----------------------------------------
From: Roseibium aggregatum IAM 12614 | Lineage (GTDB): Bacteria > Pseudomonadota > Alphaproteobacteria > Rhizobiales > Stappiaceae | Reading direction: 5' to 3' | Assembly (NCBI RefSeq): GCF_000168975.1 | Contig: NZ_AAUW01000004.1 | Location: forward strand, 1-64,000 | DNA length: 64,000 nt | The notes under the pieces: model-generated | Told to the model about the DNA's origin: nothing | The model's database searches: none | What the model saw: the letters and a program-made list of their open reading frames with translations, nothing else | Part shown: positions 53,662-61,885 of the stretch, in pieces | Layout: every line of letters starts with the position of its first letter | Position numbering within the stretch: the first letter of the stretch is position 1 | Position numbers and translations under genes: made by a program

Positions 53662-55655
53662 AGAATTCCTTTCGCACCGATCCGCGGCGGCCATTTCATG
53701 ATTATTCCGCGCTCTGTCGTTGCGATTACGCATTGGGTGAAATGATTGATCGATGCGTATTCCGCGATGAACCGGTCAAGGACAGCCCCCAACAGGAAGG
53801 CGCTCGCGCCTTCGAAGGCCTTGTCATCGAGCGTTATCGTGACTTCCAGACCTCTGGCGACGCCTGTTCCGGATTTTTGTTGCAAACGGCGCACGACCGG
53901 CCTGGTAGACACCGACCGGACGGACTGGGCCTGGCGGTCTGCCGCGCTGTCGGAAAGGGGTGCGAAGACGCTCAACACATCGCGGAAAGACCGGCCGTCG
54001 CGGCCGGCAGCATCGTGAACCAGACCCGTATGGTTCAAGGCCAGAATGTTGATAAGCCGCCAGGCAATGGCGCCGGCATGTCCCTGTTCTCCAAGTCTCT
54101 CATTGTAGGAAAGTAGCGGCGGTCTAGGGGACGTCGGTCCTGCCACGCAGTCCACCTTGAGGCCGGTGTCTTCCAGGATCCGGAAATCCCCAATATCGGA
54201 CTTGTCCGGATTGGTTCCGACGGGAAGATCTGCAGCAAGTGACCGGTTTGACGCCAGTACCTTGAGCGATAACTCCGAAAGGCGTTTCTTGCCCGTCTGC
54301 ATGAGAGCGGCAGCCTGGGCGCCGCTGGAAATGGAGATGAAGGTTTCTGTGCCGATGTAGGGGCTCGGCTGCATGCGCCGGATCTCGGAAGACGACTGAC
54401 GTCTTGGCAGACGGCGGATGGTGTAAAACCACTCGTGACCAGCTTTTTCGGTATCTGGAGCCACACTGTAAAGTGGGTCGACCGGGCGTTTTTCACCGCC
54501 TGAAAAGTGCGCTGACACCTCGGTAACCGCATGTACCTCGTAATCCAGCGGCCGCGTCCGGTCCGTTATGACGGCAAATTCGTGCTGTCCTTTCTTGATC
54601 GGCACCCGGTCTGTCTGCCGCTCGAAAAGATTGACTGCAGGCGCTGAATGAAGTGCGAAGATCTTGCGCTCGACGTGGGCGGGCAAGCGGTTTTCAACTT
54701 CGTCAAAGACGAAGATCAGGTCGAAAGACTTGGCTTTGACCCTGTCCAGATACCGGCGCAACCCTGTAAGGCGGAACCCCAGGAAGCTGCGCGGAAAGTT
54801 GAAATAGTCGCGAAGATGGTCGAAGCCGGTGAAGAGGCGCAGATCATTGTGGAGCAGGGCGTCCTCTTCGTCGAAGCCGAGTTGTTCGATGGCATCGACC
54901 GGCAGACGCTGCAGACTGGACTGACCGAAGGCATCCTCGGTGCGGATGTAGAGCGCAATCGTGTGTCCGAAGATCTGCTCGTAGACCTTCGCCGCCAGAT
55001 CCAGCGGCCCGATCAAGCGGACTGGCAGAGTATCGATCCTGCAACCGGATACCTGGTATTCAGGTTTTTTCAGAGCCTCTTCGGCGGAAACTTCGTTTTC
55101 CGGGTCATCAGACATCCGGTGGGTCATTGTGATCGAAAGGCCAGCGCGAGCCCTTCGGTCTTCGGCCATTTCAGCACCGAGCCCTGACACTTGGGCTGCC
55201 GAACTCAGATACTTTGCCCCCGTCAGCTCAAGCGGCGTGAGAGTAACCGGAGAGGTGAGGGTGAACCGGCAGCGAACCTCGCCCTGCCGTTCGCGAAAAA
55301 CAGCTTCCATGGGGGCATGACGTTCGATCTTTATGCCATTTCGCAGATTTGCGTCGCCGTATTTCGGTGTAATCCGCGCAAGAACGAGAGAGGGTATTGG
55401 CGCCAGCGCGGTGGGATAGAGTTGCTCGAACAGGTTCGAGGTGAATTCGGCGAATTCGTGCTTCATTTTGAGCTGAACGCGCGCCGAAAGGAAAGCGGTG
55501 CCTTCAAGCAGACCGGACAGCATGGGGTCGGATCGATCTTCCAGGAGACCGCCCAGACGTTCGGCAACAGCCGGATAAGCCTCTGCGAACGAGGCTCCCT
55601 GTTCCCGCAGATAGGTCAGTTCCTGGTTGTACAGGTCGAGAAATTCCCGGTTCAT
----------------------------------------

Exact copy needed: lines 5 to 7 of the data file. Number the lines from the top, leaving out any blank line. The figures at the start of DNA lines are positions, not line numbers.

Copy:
53801 CGCTCGCGCCTTCGAAGGCCTTGTCATCGAGCGTTATCGTGACTTCCAGACCTCTGGCGACGCCTGTTCCGGATTTTTGTTGCAAACGGCGCACGACCGG
53901 CCTGGTAGACACCGACCGGACGGACTGGGCCTGGCGGTCTGCCGCGCTGTCGGAAAGGGGTGCGAAGACGCTCAACACATCGCGGAAAGACCGGCCGTCG
54001 CGGCCGGCAGCATCGTGAACCAGACCCGTATGGTTCAAGGCCAGAATGTTGATAAGCCGCCAGGCAATGGCGCCGGCATGTCCCTGTTCTCCAAGTCTCT